The Dreyfus affair, evoked today by former Israeli Prime Minister Naftali Bennett to stigmatize the accusations made against Israel in The Hague, is the darkest page of the Third Republic in France. It was a judicial scandal, with a trial built on false evidence against the backdrop of strong anti-Semitism that permeated society at the time.
It all began in September 1894 with the discovery, in a wastebasket at the German embassy in Paris, of a letter addressed to the German military attaché, Max von Schwartkoppen. It is interpreted as the message of a French officer giving secret information to the German authorities about the cannons tested by the French army. The commander of the services, Henry, opens an investigation.
Based on a cursory handwriting comparison, Captain Dreyfus, 35, was arrested on October 15. On December 22, the War Council condemned him to deportation for life to Devil’s Island, a feared penal colony off the coast of Cayenne, in French Guiana. Dreyfus claims his innocence but a wave of anti-Semitism rises in France, the right-wing newspapers are unleashed and the young officer is held up as the emblem of the responsibility of the ‘juifs’ for the country’s ills.
Especially in those years following the defeat of France in the war against Prussia and the consequent cession of Alsace to the Germans, the figure of a German-speaking, Jewish officer, seems to embody the perfect culprit of high treason.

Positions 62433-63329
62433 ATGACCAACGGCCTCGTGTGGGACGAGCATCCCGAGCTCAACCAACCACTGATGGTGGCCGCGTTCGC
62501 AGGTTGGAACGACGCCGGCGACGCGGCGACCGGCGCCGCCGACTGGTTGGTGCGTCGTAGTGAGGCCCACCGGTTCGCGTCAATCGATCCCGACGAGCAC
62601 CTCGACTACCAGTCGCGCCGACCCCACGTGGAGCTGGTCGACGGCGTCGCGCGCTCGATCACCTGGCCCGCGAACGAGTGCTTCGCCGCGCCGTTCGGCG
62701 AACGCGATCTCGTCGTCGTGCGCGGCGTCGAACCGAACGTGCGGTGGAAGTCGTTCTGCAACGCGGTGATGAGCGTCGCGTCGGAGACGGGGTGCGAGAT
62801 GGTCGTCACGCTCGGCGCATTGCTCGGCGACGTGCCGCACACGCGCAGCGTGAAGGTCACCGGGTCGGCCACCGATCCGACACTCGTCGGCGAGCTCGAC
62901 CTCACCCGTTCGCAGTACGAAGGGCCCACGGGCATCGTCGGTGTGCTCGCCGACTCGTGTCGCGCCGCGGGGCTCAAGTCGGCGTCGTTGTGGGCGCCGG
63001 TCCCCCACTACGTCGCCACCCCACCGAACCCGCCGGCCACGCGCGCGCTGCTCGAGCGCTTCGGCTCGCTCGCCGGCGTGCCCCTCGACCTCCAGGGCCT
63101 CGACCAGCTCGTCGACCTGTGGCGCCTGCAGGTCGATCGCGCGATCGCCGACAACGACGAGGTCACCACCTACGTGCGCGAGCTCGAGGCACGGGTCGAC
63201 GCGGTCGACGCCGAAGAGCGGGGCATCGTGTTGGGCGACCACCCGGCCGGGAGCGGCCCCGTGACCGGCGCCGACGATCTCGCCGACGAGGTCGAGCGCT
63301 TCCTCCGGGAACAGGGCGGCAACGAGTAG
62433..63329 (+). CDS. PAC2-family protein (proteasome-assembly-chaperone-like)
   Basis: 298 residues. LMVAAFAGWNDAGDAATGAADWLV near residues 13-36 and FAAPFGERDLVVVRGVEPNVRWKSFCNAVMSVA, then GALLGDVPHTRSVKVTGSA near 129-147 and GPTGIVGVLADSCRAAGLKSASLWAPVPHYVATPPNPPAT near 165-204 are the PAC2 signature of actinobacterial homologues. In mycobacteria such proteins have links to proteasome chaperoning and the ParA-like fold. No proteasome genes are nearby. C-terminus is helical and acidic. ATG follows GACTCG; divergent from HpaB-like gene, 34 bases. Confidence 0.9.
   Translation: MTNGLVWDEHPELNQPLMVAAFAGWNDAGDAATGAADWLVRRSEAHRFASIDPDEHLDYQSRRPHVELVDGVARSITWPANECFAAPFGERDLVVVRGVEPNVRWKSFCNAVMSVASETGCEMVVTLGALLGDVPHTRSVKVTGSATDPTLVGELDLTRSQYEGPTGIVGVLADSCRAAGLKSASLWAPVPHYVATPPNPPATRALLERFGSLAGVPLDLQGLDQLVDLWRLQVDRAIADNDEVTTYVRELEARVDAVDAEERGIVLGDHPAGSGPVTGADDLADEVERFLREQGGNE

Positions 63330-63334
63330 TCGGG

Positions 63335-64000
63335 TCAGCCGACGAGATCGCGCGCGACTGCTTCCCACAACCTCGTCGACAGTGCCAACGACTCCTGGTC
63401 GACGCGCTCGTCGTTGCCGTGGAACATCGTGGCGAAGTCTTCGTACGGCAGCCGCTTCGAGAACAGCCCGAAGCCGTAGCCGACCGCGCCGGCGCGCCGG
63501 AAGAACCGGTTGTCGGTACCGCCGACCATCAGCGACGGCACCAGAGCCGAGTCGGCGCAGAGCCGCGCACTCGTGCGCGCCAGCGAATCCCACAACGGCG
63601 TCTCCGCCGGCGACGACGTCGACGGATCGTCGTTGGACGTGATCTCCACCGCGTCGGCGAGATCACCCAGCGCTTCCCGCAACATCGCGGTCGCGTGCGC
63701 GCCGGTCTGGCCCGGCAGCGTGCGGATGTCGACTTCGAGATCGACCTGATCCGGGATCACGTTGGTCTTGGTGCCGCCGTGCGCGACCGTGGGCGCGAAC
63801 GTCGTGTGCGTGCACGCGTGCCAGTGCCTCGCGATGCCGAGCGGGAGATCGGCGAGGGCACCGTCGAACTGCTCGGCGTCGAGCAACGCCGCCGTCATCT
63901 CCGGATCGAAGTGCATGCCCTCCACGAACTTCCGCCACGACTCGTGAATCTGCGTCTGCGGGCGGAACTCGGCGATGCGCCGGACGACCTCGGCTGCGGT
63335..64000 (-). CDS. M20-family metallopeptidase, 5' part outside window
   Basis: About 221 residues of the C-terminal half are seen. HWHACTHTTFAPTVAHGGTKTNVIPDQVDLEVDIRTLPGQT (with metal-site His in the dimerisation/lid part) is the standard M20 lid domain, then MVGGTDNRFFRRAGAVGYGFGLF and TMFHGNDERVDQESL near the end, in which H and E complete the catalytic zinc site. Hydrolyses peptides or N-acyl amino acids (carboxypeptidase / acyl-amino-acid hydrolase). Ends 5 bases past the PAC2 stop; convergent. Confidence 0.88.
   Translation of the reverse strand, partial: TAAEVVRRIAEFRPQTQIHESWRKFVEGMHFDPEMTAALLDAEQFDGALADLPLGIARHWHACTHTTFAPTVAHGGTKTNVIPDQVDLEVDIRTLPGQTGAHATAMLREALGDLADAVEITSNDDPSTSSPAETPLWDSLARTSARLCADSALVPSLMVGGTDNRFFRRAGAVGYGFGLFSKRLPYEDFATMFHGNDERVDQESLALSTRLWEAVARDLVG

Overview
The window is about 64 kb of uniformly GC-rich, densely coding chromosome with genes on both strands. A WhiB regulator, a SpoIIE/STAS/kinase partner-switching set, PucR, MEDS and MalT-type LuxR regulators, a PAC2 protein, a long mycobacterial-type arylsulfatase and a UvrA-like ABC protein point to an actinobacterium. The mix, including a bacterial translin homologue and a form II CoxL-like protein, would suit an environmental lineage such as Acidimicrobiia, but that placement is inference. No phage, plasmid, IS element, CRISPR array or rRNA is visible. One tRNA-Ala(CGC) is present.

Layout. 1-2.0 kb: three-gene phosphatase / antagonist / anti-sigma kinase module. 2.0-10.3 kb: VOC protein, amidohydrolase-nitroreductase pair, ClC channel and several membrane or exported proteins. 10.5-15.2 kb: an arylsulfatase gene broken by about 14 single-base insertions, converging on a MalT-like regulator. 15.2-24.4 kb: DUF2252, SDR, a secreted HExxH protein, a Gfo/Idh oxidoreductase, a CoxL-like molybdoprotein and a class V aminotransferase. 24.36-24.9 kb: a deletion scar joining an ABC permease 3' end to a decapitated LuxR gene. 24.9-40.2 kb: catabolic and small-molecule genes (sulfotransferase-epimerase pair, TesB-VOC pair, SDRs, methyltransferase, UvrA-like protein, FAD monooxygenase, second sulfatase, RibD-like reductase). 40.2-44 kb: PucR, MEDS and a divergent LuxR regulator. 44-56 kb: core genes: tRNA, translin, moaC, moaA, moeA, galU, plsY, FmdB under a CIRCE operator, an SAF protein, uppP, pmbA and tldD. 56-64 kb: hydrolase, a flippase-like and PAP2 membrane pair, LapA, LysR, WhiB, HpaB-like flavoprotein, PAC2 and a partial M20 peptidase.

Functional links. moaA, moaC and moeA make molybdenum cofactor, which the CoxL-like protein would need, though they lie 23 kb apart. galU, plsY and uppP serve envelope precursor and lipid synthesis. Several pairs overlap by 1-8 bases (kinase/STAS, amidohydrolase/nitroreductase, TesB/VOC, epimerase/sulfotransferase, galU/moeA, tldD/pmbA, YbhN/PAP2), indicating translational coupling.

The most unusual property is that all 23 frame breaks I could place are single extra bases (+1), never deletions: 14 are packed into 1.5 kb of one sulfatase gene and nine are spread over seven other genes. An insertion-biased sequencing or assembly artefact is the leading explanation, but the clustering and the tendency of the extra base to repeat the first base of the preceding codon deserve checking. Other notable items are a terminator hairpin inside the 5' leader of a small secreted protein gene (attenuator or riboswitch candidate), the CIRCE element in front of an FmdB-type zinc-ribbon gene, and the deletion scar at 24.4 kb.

The first doubts about guilt arose when the officer George Picquart, in 1896, intercepted a correspondence between the German colonel von Scwartzkoppen and the French commander Esterhazy, the writing of which was similar to that of the document at the origin of the Dreyfus case. Justice does not take its course, but the suspicion of being in the presence of a sensational fabrication rises in the social conscience.
Intellectuals take the field on the matter, Emile Zola publishes an open letter in Aurore entitled ‘J’accusè’ in which he points the finger at the government and the military for “harming humanity” and “harming justice”. A month later Zola was sentenced to a year in prison and during the trial riots broke out in Paris and many provincial cities.
On July 5, 1898, Dreyfus’s wife, Lucie, requests the annulment of her husband’s trial after the War Ministry discovers a forgery in the dossier prepared by Commander Henry.
Arrested, Dreyfus’ great accuser confesses everything and then commits suicide in prison. The new trial, in 1899, tainted by obvious irregularities, confirmed Dreyfus’ guilt but granted him extenuating circumstances and a reduction in 10 years’ imprisonment. Exhausted, Dreyfus agrees to renounce the Supreme Court in exchange for a presidential pardon. Rehabilitation will arrive, with the annulment of the original trial by the Supreme Court, only in 1906.